In this article we remind readers of the risks faced by charity trustees and the need for them to know and understand the law relevant to their sector – but more specifically this article focuses on the law in relation to insolvency.
We have previously considered the effect that the recession had had on charities, with regards the withdrawal of grants and reduced donations as a result of households and corporations tightening their own budgets and cutting back on charitable giving.
The more recent upturn in the economy can, one would hope, only be good news for those reliant on donations and grants but a note of caution should be sounded, as businesses are more likely than ever to run out of cash and become insolvent in a growing economy than in a falling one. The same applies to charities.
The Charity Commission has previously warned trustees of their dual duties to both protect the assets of the charity, while also ensuring the assets are used to further the purpose of the charity for the benefit of the public.
Trustees of an unincorporated charity, as opposed to directors and employees, including managers of a charity, carry potential personal liability for the liabilities of the charity in excess of its assets. In contrast, charity trustees of incorporated charities do not face personal liability for the charity’s debts.
All trustees must balance the careful financial management and legal compliance of the charity while exercising independent scrutiny of the executive. They, as must as the executive itself, must maintain minutes of their meetings and in any insolvency event, e.g. the charity entering into administration, liquidation… these will be reviewed.
All trustees should have a basic knowledge of insolvency law, and not permit their charity to trade in circumstances where it cannot reasonably avoid insolvent liquidation, i.e. would a reasonable person looking at the charity believe that it would so avoid liquidation or is the financial situation and creditor pressure such that short of a significant increase in funding the charity will be forced to enter a formal insolvency event. They should appreciate the fiduciary duties which they owe to the charity and the consequences of breach. They should further, be prepared, where needed, to take and act upon professional advice at an early stage, in particular in relation to the solvency of the charity and whether it should continue, bearing in mind also the requirement to maintain charitable status of fulfilling the public benefit which it was established to deliver.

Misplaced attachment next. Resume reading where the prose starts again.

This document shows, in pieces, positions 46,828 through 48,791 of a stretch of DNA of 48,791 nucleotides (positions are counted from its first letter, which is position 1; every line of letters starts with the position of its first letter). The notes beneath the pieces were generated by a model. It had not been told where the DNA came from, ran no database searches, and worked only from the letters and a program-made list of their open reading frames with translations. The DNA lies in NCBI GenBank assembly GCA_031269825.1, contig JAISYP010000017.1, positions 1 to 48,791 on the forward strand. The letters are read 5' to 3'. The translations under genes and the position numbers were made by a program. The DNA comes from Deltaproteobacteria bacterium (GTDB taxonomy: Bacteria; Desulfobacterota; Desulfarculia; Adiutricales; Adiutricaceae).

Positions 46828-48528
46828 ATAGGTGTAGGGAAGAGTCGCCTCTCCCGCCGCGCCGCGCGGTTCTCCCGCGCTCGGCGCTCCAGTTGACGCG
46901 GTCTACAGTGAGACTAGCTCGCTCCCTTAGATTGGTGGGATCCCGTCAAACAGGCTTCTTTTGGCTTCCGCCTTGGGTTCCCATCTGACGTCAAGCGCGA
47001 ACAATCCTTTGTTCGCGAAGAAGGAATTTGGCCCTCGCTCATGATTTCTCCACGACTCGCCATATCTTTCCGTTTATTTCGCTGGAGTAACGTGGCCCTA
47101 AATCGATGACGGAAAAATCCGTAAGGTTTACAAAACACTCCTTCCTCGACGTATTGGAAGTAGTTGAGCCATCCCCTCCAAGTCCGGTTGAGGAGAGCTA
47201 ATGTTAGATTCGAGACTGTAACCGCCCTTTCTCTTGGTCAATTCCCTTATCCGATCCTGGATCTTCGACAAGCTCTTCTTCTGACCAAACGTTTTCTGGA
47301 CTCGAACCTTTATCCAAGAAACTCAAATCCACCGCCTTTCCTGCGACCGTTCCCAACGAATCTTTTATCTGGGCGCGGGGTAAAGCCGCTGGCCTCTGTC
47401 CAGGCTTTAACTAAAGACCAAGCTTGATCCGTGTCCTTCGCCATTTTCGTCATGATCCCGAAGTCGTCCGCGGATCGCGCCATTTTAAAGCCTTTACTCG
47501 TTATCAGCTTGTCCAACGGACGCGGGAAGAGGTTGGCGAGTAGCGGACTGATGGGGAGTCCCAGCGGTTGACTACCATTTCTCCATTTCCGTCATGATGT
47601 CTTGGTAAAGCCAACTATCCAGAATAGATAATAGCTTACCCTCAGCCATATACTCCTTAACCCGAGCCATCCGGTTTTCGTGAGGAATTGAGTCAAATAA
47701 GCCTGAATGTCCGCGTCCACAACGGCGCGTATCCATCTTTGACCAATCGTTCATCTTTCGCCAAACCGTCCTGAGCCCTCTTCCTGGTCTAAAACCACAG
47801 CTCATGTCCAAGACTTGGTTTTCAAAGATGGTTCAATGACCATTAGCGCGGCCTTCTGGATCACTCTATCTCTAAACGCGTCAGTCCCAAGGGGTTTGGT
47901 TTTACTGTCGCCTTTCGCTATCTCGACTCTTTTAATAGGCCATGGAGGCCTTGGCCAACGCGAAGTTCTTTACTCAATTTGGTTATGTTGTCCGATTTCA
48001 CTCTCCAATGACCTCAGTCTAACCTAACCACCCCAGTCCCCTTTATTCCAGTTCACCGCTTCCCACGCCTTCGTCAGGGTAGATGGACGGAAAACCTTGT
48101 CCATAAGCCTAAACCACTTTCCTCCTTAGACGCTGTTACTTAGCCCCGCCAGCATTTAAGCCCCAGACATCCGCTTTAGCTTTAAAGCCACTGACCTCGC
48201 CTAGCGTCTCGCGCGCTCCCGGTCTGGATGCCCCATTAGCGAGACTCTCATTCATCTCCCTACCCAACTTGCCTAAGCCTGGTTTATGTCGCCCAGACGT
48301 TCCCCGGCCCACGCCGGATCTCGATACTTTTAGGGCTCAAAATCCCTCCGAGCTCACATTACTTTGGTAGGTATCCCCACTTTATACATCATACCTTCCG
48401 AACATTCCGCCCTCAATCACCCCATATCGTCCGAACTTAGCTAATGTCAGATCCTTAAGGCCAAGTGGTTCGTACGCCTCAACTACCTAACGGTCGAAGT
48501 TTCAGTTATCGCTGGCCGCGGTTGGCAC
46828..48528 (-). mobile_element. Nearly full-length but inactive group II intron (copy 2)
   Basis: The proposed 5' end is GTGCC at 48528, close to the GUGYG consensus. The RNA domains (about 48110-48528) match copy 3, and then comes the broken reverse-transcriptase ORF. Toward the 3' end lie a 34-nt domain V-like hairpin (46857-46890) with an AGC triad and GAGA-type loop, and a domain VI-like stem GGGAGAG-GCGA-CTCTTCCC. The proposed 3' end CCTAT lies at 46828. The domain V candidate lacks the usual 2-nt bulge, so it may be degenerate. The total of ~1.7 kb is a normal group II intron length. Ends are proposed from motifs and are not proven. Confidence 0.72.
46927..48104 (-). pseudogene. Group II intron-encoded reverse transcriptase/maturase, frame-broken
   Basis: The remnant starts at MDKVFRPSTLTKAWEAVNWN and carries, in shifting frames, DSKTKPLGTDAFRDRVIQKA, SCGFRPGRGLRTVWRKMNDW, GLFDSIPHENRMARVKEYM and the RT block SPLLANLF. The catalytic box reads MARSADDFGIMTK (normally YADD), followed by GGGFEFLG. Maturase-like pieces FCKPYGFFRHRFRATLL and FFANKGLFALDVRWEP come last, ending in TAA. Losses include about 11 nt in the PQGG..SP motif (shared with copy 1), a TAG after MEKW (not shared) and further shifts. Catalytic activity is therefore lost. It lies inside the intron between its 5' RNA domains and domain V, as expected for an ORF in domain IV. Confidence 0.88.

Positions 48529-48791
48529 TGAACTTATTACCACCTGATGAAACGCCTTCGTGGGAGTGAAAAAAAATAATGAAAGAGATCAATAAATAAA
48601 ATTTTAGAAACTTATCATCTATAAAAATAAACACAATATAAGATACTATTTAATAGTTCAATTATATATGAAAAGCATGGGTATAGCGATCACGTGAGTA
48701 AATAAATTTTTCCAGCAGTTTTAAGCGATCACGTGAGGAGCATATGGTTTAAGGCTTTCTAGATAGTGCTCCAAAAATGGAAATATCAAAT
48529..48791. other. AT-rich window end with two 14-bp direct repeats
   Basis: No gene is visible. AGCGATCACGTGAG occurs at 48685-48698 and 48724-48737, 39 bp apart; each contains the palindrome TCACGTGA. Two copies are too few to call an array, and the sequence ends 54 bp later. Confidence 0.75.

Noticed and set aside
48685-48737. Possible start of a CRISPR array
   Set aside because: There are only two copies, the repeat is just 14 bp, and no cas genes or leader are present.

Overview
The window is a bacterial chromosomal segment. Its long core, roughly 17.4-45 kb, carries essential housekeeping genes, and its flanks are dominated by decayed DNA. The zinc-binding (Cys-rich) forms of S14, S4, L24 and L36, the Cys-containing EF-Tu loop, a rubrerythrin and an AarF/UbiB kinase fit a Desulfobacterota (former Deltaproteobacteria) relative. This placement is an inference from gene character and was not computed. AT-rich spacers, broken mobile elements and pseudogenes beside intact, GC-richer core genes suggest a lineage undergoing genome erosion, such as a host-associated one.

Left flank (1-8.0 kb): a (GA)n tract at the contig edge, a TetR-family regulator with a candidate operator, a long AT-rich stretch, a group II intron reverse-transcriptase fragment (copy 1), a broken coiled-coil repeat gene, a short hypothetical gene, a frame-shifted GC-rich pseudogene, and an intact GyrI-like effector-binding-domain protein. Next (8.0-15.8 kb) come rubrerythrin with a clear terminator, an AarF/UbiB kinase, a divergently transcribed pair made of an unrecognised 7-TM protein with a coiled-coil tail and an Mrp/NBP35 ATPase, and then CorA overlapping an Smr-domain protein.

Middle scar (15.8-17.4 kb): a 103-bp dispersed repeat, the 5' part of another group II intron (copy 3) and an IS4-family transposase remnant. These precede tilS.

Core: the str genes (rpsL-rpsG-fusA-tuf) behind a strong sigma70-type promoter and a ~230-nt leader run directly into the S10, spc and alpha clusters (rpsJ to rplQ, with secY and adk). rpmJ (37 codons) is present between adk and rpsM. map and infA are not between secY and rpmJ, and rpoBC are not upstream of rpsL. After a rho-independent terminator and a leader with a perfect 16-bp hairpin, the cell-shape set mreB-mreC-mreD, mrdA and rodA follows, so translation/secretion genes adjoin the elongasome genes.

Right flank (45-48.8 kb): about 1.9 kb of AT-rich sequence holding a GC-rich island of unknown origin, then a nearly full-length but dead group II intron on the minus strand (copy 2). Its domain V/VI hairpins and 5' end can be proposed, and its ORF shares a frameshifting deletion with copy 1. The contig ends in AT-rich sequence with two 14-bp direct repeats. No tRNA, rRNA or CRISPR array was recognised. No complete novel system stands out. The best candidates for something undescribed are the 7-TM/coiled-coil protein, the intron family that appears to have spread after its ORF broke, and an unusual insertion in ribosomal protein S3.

Where a decision is taken to carry on the business of the charity, it is essential that the trustees understand and agree a plan which will allow the charity to return to solvency, which may include merger or take-over by another charity with similar objects.
Our next article will go into more detail as to what is an insolvency event and what the trustees should look out for in order to know if this is likely to occur.
If you have any questions or would like more information, please contact one of our specialists below.This information is intended as a general discussion surrounding the topics covered and is for guidance purposes only. It does not constitute legal advice and should not be regarded as a substitute for taking legal advice. DWF is not responsible for any activity undertaken based on this information.